Why it matters:   Poll Workers are critically important but in most states you can only serve in this way in the state or even the county where you reside. If you don't live in a battleground or swing state, we suggest considering Polling Place Vote Tripling (outlined above) first. If you need or would prefer to stay in your own district on Early Voting Days and Election Day, serving as a Poll Worker is a fantastic and generous way to contribute to (and learn more about) democracy—particularly this year: "America is facing a record shortage of poll workers this year due to the coronavirus. Our democracy depends on ordinary people who make sure elections run smoothly and everyone's vote is counted. You can make sure we have a safe, fair, efficient election for all." -PowerThePolls.org (we couldn't say it better ourselves)

  1. Find local Poll Worker needs on PowerThePolls.org: If you're able to take off work on Tuesday, November 3 or any Early Voting days in your state, fill out this simple form on PowerThePolls.org. It will give you information specific to your zip code for how to become a Poll Worker in your community. In most states and counties, you need to be a local resident to serve as a Poll Worker, so this will help you find where you're eligible.
  2. Apply to be a Poll Worker: Click the button provided on PowerThePolls.org to apply.
  3. Complete your training: Poll Worker training is one of the most direct ways to understand the practical implementation of our democracy. As a citizen, it made me feel more connected to my community. As a Poll Worker, it taught me information and processes that I'll need on Election Day and Early Voting days.
  4. Show up on the day(s) you're assigned: These are likely to be long days. In many states, you'll work from 5 a.m. to 10 p.m. without leaving, so pack lunch, snacks, water, an external battery pack, a mask, and hand sanitizer. Thank you for helping ensure a fair and safe democracy.
  5. Consider donating your Poll Worker wages: Most Poll Worker roles are paid. Many people who typically serve as Poll Workers are older, and have understandably opted out this year for their own health—at the sacrifice of these wages. If you already have a job or are otherwise financially secure, consider donating your wages (in advance, if you can) to one of the organizations on our "I want to contribute my money" page.
  ACTION #6  
Write letters to voters on the fence [PAST DEADLINE]

Estimated time:   ⌚︎ 20-60 minutes (plus 5-12 days to receive supplies)

Why it matters:   Sending letters to potential voters has been shown to increase turnout by 1-4%. That's more than enough to change the outcome of many seats.

  1. Sign up for VoteFwd.org: Visit VoteFwd.org and sign up. It will take 1 day for you to be approved.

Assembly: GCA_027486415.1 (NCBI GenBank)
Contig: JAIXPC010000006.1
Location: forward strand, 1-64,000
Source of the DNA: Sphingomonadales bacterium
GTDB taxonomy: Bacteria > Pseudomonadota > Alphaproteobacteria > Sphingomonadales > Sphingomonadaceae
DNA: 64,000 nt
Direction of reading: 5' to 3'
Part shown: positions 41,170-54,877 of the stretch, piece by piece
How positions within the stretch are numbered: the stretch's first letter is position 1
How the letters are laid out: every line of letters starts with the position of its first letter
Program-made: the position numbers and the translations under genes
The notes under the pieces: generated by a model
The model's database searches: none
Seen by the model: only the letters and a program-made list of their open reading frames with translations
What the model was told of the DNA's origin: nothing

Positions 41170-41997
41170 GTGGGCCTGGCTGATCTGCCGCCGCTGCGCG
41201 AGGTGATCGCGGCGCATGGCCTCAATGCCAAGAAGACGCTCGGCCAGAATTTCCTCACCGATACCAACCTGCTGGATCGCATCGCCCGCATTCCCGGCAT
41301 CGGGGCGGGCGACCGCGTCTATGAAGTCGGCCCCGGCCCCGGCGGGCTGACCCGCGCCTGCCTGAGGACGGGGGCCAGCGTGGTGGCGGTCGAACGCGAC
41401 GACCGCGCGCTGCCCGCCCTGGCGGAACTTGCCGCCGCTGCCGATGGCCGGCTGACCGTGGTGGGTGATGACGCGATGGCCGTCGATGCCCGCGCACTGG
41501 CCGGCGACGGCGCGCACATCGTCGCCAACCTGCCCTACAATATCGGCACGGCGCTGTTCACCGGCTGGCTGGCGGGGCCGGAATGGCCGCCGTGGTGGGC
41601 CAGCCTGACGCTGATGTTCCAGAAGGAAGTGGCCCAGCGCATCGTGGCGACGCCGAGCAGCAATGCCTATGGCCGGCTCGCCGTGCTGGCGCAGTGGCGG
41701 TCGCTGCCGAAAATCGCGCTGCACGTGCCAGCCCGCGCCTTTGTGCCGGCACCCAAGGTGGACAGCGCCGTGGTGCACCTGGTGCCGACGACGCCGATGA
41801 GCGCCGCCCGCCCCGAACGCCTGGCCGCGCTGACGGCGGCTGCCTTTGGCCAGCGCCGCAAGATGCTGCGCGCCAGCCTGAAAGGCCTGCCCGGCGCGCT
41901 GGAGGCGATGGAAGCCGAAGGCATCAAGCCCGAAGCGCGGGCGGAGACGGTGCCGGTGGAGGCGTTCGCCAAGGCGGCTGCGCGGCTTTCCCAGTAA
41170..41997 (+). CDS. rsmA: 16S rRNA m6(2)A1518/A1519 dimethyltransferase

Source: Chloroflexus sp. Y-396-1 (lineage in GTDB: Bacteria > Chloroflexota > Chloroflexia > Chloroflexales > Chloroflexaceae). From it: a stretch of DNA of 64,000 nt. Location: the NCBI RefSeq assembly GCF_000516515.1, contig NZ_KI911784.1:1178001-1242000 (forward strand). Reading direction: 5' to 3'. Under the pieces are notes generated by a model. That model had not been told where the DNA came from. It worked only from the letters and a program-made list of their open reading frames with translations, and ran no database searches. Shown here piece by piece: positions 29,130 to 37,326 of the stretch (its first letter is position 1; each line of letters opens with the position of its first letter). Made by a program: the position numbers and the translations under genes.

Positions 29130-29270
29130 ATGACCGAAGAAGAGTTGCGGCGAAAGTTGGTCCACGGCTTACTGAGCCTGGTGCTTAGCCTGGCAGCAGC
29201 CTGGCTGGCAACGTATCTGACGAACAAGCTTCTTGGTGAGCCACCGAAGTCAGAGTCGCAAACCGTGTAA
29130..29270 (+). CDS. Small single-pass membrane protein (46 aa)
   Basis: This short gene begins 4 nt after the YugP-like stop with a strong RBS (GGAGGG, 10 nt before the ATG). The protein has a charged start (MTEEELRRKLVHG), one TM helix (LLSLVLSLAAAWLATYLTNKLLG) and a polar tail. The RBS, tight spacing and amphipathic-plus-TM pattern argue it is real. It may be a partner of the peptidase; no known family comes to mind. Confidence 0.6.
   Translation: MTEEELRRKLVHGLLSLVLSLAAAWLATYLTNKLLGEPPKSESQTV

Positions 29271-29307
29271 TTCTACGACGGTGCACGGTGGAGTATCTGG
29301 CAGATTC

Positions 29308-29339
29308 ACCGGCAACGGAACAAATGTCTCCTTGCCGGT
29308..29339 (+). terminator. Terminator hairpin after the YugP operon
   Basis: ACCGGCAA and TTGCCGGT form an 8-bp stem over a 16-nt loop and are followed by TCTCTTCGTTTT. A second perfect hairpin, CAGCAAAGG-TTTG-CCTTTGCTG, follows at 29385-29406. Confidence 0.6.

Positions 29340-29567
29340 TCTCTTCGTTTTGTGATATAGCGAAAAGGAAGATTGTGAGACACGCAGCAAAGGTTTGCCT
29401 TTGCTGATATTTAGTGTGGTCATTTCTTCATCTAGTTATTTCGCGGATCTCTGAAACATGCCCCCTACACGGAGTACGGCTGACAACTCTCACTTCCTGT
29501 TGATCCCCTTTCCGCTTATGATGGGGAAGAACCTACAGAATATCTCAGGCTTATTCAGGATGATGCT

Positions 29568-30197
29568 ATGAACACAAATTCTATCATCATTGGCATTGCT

2. Order pre-stamped envelopes: You'll need to supply your own stamps and envelopes. If you have some on-hand, use those. If not, order these pre-stamped envelopes from the USPS. They're perfect for the job.
  3. Watch this 3-minute training video: This video shows you everything you'll need to know and do. Watch the video and complete all the steps laid out—including adopting your first 5-20 voters.
  4. Adopt 5 or 20 voters to start with: You can select a campaign to select the voters from. Each campaign is defined by a state and the circumstance of the voters. Go with a state you feel will make the biggest impact in this year's election or the one you feel the most personal connection with.
  5. Print the provided letter templates at home or via FedEx Office: If you don't have a printer, you can print from your computer to FedEx Cloud Printing. You can even choose to have the print-outs delivered to your door. (Choose black & white and it's only $0.13 per letter.)
  6. Write a high-impact personal message: After reviewing extensive research about what language motivates action most, we suggest completing the "I vote because..." section with a message that speaks to one of these themes:

    "I remember watching my parents vote when I was a kid and feeling inspired that they got to help pick our local (and even national) leaders."

    "Most people are voters, and I don't want anyone else to speak for me."

    "Voting makes me feel like I took part in something that matters. Like I'm part of history. The names of who votes are even publicly recorded."
  7. Mail your letters on Saturday October 17, 2020: Timing is important, and this date is optimal given current USPS speed and impact on turnout.

I also want to use my . . .

Thanks for everything you're doing.

Send an email any time to hello@smalltogethernow.com. : )